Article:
Elizabeth took a major in music performance. In an interview with Oprah, she revealed that she was doing great and didn’t see herself as different from anybody else. She said that her family had been the major reason for her swift adjustment. She quoted her mom telling her, "'They already took nine months of your life away. Don't give them anymore.” After Brian Mitchell’s verdict was announced, Elizabeth told the media, “Today is the ending of a very long chapter, and the beginning of a very beautiful chapter for me." Her dad has quit his job to become a full-time advocate of child safety. She, too, is an advocate. A decade after her kidnapping, she published the book My Story. She is now happily married with one kid.

Colleen Stan
Colleen has married and has a daughter. Although her marriage didn’t work out, her daughter regards her as brave and strong. She is an advocate for victims of sexual assault and domestic violence. She is a brave and strong woman indeed.

Etan Patz
Up to this day, Etan’s family has never stopped searching for him. Every year, on Etan’s birthday on October 9 and the day of his disappearance on May 25, Stanley, Etan’s dad, would send a missing-person photo of Etan to Ramos. Written at the back of the photo is “What have you done to my little boy?” May 25 was declared a National Missing Children’s Day.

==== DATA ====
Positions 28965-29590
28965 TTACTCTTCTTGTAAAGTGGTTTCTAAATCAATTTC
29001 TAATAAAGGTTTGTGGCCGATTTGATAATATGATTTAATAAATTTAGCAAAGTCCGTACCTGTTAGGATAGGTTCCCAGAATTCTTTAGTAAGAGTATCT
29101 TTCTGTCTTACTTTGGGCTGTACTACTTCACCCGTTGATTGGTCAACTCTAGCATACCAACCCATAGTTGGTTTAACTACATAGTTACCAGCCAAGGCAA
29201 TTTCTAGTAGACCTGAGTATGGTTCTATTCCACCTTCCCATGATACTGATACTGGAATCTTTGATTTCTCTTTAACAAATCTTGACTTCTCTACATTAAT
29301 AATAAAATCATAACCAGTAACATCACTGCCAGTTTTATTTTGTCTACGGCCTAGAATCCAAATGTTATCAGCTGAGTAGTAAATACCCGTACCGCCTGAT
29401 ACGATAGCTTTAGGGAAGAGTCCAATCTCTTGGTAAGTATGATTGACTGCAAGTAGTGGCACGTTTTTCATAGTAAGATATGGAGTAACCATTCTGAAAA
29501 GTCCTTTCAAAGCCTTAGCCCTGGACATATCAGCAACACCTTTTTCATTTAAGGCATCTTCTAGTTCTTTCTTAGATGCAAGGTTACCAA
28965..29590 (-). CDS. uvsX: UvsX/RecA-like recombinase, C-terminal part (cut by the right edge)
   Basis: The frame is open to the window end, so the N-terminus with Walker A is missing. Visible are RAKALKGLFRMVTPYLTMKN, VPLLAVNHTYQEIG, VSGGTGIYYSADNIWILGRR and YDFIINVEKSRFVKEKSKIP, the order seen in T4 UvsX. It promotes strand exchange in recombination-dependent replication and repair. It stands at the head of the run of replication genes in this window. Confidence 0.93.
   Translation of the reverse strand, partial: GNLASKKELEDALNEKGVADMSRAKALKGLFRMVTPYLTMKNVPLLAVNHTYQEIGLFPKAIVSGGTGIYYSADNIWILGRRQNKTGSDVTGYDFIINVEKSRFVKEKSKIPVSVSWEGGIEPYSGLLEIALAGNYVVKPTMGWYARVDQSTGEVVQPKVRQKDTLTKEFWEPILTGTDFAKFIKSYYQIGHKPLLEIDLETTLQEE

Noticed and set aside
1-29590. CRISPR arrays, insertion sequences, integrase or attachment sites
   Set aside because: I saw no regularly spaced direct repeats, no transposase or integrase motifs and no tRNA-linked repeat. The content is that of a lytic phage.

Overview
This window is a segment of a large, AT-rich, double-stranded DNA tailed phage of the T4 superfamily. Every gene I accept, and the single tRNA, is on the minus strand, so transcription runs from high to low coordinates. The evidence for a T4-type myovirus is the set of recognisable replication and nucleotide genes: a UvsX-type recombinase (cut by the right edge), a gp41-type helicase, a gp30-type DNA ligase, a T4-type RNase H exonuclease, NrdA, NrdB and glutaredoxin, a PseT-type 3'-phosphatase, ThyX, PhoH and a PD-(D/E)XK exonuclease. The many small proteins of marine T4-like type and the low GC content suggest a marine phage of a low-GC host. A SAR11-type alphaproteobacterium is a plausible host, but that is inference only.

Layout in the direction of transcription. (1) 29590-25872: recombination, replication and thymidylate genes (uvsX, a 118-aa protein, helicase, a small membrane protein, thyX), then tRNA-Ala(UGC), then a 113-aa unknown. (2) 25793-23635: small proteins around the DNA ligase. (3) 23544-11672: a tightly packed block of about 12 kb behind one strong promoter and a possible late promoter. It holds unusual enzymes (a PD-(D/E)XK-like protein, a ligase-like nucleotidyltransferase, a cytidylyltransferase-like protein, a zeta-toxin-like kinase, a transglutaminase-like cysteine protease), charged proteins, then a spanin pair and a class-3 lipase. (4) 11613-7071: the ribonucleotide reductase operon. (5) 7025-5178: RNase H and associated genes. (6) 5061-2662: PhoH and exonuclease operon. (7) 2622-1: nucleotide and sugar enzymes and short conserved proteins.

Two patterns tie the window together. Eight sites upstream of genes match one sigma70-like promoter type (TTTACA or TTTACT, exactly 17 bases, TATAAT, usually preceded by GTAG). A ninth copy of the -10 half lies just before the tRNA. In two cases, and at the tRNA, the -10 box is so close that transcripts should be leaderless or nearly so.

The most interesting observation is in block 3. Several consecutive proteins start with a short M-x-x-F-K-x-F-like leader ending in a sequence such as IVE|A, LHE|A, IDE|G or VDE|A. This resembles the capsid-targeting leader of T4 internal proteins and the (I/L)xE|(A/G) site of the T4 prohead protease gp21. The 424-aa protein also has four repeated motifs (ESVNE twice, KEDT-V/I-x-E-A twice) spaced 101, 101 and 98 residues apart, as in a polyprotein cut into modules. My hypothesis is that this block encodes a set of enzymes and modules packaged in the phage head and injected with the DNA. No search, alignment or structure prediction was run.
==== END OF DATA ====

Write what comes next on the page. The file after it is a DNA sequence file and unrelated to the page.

Update: In 2012, 33 years after Etan's disappearance, a new suspect had emerged. Pedro Hernandez, a former bodega worker, had confessed to kidnapping and killing Etan. Police had searched for Etan's body, but no remains were found. Hernandez suffers from mental illness and has a low IQ. His reliability is being questioned.

These heartbreaking stories have taught everyone several things about criminals and how such crimes could have been prevented. Police have learned their lessons hard. The laws have been improved and have become stricter than before. Let us do our best to prevent these things from happening to anyone again. Protect yourself and your children. I truly believe that the family of these victims and the victims themselves will find comfort in seeing history not repeating itself.

© Rainy Kua 2016

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Bibliography

  1. "Kidnapping." Wikipedia. 15/06/2016 <Web >
  2. "Missing Child Statistics." Klaas Kids Foundation. 15/06/2016 <Web >
  3. "NCIC Missing Person and Unidentified Person Statistics for 2010." The FBI. 15/06/2016 <Web >
  4. "Murder of Jessica Lunsford." Wikipedia. 22/06/2016 <Web >
  5. "John Couey." Wikipedia. 22/06/2016 <Web >
  6. "Kidnapping of Jaycee Dugard." Wikipedia. 22/06/2016 <Web >
  7. "Elizabeth Smart kidnapping." Wikipedia. 22/06/2016 <Web >
  8. "Brian David Mitchell." Wikipedia. 22/06/2016 <Web >
  9. "Kidnapping of Colleen Stan." Wikipedia. 22/06/2016 <Web >
  10. "Disappearance of Etan Patz." Wikipedia. 22/06/2016 <Web >
  11. "Etan Patz Biography." Bio. 23/06/2016 <Web >